Since we also all know WOM is the best form of advertising and can at the same time cause a companies demise, the tool provides and easy way to collect and store clients comments about you and your business.

By having a third party collect and store those comments and making them available for others to see, a business can gain the value they deserve from the good WOM they have earned. So YES, P2P networking can be managed, and does work!

I was just at the WOMMA conference in New York, and so much on this subject, 'your reputation' was discussed. I really think that everyone should use iKarma - it is a great way to manage your valuble business reputation.

Check out my iKarma if you like - it really works for me!

http://lori.ikarma.com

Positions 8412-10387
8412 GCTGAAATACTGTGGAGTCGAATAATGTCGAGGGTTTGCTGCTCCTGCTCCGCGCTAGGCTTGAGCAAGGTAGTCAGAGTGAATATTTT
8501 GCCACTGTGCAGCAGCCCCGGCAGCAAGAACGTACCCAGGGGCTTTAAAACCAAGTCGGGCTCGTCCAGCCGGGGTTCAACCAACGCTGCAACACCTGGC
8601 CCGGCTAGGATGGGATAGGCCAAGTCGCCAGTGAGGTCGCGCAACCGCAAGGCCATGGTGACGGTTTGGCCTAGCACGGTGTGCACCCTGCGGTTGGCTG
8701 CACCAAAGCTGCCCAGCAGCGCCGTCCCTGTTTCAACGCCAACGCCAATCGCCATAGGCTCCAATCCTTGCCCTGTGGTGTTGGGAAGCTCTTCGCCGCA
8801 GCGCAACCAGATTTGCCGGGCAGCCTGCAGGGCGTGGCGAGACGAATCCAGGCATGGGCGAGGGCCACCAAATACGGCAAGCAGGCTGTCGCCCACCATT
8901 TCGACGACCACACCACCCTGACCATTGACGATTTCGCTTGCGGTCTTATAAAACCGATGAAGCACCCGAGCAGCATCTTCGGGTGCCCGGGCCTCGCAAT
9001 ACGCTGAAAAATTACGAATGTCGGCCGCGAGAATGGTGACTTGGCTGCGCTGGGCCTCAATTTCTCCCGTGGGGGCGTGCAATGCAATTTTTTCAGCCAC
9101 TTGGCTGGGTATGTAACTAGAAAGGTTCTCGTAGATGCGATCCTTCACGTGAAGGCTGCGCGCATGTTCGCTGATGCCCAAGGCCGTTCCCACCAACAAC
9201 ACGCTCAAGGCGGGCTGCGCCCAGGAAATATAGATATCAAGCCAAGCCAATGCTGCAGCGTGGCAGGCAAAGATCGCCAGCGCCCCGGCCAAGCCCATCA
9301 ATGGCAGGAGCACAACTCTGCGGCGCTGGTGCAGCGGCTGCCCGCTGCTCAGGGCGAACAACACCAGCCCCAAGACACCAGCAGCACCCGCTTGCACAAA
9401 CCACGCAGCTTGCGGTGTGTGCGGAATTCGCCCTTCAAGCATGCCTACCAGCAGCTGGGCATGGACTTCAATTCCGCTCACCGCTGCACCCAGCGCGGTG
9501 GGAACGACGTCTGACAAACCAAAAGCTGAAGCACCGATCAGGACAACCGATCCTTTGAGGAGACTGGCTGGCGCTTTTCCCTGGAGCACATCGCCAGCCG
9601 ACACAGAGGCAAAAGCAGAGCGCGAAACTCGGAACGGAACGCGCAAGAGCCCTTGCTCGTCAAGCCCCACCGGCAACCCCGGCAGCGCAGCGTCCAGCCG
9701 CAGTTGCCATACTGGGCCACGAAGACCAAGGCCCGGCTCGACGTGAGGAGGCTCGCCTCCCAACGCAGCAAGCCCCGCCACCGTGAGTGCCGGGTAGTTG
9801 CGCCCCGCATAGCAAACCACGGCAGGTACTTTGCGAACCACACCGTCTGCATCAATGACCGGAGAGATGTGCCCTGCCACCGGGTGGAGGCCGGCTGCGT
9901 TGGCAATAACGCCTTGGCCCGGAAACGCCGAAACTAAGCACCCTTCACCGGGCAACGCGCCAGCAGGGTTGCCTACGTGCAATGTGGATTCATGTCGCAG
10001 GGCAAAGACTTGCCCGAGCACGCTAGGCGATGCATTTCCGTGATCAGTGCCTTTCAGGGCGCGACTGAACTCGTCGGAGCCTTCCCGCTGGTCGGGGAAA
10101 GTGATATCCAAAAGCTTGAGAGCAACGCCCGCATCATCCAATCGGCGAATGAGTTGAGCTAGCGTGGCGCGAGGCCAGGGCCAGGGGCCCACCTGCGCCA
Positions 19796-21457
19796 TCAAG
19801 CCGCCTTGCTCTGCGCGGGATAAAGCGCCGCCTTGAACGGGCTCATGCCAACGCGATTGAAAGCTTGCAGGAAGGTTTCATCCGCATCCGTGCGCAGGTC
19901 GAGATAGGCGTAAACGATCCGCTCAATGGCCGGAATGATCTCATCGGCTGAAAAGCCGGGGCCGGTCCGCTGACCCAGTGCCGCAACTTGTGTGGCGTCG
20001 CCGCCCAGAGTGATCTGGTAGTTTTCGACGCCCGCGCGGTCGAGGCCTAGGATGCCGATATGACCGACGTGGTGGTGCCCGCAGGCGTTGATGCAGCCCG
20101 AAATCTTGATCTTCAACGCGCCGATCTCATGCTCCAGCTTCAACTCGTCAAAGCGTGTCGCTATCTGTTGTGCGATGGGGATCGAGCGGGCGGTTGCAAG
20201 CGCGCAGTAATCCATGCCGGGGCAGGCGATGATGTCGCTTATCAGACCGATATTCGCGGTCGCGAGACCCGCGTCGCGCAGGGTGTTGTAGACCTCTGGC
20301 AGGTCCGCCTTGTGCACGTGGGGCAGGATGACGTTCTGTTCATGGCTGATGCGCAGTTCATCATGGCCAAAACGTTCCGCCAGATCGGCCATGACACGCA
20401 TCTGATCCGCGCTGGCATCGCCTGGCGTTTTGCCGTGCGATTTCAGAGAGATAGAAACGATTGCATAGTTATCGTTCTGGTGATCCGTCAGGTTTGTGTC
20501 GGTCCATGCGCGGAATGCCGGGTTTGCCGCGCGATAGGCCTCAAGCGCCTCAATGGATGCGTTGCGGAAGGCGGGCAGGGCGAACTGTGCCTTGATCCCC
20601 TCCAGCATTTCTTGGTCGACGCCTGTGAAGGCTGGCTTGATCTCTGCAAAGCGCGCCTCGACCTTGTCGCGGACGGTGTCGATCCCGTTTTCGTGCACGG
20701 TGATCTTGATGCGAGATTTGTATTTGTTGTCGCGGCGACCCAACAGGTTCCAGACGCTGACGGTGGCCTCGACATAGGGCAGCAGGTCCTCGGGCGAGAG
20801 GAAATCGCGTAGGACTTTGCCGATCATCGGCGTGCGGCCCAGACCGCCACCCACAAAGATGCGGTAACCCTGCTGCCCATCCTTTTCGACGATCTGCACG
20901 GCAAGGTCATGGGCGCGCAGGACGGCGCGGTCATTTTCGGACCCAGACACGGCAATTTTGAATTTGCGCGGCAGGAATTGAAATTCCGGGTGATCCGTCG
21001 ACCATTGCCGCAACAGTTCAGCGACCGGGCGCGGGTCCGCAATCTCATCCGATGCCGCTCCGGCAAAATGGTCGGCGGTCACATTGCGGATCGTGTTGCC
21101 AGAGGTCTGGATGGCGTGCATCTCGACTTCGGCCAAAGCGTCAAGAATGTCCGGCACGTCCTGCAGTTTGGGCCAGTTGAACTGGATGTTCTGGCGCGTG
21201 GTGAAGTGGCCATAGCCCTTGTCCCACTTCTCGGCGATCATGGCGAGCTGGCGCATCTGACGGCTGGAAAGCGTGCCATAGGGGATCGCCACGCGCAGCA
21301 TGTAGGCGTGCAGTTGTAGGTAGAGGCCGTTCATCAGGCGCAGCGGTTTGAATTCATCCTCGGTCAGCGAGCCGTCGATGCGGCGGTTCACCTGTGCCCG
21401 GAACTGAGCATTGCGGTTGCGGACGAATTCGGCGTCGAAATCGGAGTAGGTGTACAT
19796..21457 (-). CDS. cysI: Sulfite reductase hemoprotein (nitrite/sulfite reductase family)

Posted by: Victor at February 3, 2006 2:17 AM

One more spam link :)
Bouillon P2P universal aggregator project:
http://bouillon.math.usu.ru
(employs reputation distance as a key criteria of predicted message relevance)

Posted by: Stephan at June 12, 2006 12:47 AM

Oh, my world. It is ok

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Posted by: inn at June 29, 2006 7:58 PM

Very good site, congratulations!

Posted by: Clive at September 16, 2007 5:46 PM

http://www.reputica.com - the solution